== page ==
But such a move would be resisted by most European countries as many politicians believe it would cost them political capital at home.

2) Provide a safe and swift alternative to a meaningful number of refugees

When asked why they take such dangerous journeys to reach Europe, most refugees say it’s because they have no safer option. So one of the few things that would convince them to delay their sea crossing would be the realistic chance of reaching Europe through legal means. Syrians, Eritreans and Afghans form the vast bulk of those fleeing to Europe. The swift, managed resettlement of, say, 2 million people from those countries could therefore persuade many others to remain in transit countries until their applications are processed.

This would not stop the boats entirely, and it will not satisfy those who think that migration is a possibility to be averted rather than an inevitability to be mitigated. However, it would allow Europe to manage the crisis better by controlling the flow of refugees, and their destinations. It wouldn’t work unless EU members implement a common asylum policy, and unless a significant number of refugees are resettled rather than a token 10,000. If resettlement remains a luxury then irregular migration will remain the norm.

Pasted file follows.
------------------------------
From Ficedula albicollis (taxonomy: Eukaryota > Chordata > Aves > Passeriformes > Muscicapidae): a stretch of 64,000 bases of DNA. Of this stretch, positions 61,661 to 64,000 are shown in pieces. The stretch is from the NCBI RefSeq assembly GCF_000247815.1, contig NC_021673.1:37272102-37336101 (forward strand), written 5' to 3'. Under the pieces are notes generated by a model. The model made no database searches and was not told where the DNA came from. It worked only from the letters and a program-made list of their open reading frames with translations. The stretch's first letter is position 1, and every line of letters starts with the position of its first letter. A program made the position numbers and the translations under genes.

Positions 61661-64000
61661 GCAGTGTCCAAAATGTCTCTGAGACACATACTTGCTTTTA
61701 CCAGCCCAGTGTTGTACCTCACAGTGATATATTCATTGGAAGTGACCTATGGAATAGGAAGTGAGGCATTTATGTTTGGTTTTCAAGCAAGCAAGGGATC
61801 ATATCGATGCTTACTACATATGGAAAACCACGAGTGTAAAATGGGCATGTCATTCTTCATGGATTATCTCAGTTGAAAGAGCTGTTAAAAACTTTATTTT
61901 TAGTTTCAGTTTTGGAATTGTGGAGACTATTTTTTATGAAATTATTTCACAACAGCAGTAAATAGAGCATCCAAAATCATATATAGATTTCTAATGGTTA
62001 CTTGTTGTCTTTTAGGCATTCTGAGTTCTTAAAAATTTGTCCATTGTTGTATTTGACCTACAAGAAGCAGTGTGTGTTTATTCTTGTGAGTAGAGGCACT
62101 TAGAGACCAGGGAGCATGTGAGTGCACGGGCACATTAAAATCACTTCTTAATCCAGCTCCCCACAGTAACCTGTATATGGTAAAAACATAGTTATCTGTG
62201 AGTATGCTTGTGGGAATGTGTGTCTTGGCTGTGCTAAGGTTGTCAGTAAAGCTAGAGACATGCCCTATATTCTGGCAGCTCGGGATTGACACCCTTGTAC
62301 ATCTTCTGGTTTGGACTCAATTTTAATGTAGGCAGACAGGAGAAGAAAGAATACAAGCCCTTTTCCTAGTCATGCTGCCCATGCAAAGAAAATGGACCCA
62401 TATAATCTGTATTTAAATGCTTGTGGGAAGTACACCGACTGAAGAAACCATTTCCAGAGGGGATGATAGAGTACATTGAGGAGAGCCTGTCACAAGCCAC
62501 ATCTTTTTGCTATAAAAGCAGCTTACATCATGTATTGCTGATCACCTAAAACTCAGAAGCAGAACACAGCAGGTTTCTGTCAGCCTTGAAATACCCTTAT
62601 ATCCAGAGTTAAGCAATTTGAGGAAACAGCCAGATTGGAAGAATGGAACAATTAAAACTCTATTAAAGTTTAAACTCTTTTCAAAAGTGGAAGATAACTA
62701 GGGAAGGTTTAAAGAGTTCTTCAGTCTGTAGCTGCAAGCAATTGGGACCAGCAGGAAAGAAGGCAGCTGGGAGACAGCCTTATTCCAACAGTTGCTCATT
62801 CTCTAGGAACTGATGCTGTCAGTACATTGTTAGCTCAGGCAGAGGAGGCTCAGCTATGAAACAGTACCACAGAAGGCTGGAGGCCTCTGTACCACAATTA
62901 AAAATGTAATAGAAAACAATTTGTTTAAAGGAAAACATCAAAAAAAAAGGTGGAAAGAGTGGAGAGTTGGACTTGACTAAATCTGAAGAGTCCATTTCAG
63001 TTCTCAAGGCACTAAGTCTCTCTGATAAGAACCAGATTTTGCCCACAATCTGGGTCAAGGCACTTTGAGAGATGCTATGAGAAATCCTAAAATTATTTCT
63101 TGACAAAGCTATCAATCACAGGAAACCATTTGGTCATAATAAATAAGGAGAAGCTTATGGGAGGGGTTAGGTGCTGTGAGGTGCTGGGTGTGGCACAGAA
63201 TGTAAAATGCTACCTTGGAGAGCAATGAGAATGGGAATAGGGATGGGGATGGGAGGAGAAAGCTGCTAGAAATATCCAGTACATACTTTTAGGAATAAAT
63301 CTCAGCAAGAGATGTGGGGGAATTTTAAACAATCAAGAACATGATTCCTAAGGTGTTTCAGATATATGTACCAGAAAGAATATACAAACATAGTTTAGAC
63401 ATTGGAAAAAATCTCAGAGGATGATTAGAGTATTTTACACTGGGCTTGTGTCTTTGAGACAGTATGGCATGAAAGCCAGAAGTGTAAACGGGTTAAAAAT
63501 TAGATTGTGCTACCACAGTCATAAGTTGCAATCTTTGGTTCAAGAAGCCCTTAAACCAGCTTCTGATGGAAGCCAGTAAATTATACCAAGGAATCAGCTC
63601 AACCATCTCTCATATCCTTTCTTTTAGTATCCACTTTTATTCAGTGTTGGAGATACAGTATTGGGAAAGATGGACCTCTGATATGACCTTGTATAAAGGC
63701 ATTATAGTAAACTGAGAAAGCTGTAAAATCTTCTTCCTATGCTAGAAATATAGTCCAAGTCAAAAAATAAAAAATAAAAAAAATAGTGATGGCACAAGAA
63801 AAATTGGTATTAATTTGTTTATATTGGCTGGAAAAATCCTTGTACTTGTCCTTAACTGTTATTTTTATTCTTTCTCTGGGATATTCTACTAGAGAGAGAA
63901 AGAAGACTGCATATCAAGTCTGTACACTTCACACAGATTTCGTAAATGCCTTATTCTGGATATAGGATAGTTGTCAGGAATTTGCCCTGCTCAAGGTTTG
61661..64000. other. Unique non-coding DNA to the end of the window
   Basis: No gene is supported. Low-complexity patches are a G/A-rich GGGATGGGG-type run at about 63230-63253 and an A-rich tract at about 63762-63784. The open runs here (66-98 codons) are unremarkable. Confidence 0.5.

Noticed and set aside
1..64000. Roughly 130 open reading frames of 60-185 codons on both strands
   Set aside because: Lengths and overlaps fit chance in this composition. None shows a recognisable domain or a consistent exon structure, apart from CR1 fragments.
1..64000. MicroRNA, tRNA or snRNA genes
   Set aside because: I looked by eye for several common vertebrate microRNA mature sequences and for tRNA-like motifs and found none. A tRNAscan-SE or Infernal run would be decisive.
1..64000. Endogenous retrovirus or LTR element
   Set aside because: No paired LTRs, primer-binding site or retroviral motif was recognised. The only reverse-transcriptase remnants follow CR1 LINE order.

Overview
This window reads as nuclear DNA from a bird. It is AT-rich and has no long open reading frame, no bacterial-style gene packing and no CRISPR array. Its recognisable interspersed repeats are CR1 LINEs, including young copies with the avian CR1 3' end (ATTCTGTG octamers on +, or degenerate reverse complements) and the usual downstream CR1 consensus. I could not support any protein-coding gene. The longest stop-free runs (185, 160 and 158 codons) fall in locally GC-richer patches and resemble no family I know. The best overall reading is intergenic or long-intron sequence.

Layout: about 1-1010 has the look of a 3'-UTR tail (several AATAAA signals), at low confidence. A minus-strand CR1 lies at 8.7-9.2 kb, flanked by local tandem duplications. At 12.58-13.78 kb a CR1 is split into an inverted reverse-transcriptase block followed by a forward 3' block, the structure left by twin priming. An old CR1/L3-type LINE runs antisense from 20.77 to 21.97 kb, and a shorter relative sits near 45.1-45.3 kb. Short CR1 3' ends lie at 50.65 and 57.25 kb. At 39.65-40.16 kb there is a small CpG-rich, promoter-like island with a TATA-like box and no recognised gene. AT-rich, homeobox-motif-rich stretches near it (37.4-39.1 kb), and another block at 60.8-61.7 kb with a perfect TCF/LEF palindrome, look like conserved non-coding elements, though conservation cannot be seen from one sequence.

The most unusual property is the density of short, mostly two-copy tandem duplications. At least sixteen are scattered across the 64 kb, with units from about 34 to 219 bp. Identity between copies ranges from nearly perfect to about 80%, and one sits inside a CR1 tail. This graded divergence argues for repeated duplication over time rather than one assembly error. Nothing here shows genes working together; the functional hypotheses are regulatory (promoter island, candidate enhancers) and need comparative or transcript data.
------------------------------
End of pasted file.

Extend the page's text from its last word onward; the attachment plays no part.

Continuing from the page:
3) End the war in Syria

Many Syrians say they would never have left home in the first place if it hadn’t been for the war. So peace in Syria would be the surest way of curbing the number of Syrian refugees. However, it shouldn’t be regarded as a panacea. For a start, the situation inside the country is so complex, and involves so many parties, that it is not a realistic short-term possibility. And even if fighting was to formally stop, Syria’s post-war reckoning will not make the country a safe place for many returning citizens.